A new research suggests that Apple's App Store is populated by many "zombie" programs which get next-to-no downloads. Figures indicate that over two-thirds of apps in the store are barely ever installed by consumers. However Apple has said that 90% of all apps in the marketplace, which is marking its five-year anniversary, are downloaded at least once a month.
Apple boss Tim Cook said the store had "fundamentally changed the world". Speaking to app developers at the firm's recent developer's conference, the chief executive said, "Customers love the buying experience and they love your incredible apps. And they have now downloaded 50 billion apps. "That's a lot of zeros and a truly staggering number."
But US firm's app store, which has about 900,000 products, has left many developers struggling to get noticed. "579,001 apps out of a total of 888,856 apps in our database are zombies," the analytics firm said. It defines zombies as apps which never appear in Apple's master-list of the most downloaded apps worldwide, a chart which runs to over 300,000 places. "We can't say exactly how many downloads they have, Apple doesn't reveal this, but it is very small."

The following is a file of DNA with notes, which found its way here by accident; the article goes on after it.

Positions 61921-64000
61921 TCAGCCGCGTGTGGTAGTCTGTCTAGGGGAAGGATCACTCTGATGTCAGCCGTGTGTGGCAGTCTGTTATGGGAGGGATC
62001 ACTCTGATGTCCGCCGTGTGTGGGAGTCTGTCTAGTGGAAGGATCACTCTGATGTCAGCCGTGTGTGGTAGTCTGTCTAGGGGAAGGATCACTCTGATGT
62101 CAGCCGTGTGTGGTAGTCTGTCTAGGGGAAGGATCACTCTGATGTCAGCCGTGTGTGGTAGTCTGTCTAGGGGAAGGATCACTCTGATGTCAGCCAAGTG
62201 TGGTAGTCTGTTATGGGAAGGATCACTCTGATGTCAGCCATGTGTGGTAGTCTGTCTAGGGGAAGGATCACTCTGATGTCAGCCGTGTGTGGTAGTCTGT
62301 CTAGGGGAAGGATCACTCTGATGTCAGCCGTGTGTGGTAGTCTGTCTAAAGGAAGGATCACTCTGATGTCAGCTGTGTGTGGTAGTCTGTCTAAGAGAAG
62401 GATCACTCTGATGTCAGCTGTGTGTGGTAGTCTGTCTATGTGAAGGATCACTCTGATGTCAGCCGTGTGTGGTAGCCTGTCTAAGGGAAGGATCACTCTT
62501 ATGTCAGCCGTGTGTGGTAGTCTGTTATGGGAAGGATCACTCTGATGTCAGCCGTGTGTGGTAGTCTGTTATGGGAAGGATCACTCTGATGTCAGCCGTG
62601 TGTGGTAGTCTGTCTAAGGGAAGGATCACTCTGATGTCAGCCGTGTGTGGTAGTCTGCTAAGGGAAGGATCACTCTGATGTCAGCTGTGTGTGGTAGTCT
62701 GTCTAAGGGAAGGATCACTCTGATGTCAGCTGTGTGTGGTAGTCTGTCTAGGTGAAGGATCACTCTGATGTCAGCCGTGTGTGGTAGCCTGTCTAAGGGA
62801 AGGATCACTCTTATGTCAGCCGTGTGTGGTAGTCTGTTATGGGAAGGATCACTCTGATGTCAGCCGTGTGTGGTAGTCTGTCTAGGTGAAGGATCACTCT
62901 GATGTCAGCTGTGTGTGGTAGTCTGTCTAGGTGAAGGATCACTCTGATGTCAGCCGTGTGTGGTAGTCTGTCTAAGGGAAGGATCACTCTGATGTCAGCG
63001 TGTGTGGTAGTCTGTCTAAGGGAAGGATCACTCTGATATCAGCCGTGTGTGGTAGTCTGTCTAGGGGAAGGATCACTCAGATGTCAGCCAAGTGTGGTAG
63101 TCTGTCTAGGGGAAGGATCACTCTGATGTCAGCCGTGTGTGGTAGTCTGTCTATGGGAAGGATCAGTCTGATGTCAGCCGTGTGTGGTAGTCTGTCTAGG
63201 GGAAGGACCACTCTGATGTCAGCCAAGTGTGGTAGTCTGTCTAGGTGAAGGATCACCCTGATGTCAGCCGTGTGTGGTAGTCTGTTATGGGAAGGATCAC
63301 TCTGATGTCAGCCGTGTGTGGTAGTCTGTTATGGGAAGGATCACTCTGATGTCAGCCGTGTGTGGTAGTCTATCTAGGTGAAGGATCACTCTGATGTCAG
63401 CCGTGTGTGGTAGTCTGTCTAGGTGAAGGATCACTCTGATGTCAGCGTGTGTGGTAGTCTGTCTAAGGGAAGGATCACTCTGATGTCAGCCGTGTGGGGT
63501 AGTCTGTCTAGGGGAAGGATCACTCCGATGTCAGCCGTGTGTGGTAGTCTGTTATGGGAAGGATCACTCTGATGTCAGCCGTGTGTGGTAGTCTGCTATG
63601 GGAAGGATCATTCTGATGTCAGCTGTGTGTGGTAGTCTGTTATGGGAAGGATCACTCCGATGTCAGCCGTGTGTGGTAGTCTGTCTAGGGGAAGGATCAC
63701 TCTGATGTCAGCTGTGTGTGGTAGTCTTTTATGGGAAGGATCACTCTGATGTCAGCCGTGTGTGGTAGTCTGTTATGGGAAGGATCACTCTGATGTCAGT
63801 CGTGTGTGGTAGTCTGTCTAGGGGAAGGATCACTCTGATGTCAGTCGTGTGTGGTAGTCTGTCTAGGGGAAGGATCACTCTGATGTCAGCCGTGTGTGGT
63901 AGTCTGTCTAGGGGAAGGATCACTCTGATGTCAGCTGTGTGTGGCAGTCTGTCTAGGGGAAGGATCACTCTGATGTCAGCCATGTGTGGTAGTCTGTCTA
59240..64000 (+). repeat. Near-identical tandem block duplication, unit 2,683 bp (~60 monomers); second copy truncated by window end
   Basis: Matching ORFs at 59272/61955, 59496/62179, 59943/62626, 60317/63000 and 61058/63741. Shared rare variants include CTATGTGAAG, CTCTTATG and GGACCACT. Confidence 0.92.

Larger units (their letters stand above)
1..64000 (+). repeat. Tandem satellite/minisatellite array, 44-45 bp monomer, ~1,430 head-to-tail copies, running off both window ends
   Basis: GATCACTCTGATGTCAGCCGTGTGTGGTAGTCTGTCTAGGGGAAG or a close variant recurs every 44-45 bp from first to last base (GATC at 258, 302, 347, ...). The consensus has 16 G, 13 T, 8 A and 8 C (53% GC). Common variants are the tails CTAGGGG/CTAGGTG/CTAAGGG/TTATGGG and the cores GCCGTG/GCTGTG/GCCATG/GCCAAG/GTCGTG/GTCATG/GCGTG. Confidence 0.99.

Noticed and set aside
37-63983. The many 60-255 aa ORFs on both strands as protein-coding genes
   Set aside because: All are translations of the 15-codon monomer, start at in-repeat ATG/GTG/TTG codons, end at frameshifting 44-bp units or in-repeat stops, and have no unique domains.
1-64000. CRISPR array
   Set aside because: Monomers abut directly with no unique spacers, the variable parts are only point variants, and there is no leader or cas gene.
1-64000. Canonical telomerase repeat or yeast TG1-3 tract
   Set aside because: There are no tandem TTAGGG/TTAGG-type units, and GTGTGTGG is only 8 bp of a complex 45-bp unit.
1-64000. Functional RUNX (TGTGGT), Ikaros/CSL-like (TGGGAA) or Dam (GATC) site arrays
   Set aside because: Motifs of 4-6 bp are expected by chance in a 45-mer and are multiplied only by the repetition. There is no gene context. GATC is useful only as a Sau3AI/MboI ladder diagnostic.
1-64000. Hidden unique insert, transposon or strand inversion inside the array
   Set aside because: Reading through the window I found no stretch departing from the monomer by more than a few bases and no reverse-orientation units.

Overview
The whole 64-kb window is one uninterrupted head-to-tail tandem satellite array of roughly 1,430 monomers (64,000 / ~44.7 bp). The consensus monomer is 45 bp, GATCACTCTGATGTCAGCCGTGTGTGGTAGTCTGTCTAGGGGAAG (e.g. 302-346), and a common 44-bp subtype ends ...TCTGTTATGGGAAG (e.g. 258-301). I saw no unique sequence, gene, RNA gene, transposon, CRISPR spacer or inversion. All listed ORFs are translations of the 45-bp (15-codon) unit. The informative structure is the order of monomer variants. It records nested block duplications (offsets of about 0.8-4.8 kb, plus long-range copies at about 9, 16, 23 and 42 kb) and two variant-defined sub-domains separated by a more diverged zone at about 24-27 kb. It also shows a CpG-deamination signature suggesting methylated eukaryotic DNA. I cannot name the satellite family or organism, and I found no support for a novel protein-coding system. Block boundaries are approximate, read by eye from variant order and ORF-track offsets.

Another survey conducted indicated that some 68% of smartphone owners used five or fewer apps on a weekly basis, with many of their other "impulse" buys losing their appeal almost instantly. Zombies aside, the launch of the App Store in 2008 is widely regarded as a game-changing moment for how we consume technology. It has inspired other companies to follow suit, with Google, Microsoft and Blackberry among those to have launched their own stores.
Apple says it has paid out $10bn (£7bn) to app developers, three times more, it boasts, than all the other app stores combined. The "app economy" has also been responsible for disrupting the video games industry. Companies such as EA have shifted to offering downloads of many of their titles for free, and make money through in-app purchases for power-ups and other add-ons. They do charge an upfront fee which is still relatively cheap.
In particular, the popularity of Rovio's Angry Birds, which has made millions through franchising and merchandise sales, has made other games developers stand-up and take notice, and to consider if the established model of charging £30 or more for console and PC titles could become a thing of the past. Even so, the development has not been without controversy. Apple, which takes a 30% cut of all sales through its online marketplace, was recently forced to offer refunds to parents who had found themselves with unexpectedly high bills as a result of in-app payments by their children.
List of Famous apps
Following is the App Store's paid-for iPhone apps list:-
Cut the Rope
Angry Birds Seasons
Words with Friends
Angry Birds Space
The most popular free iPhone apps are:
Words With Friends Free
The Weather Channel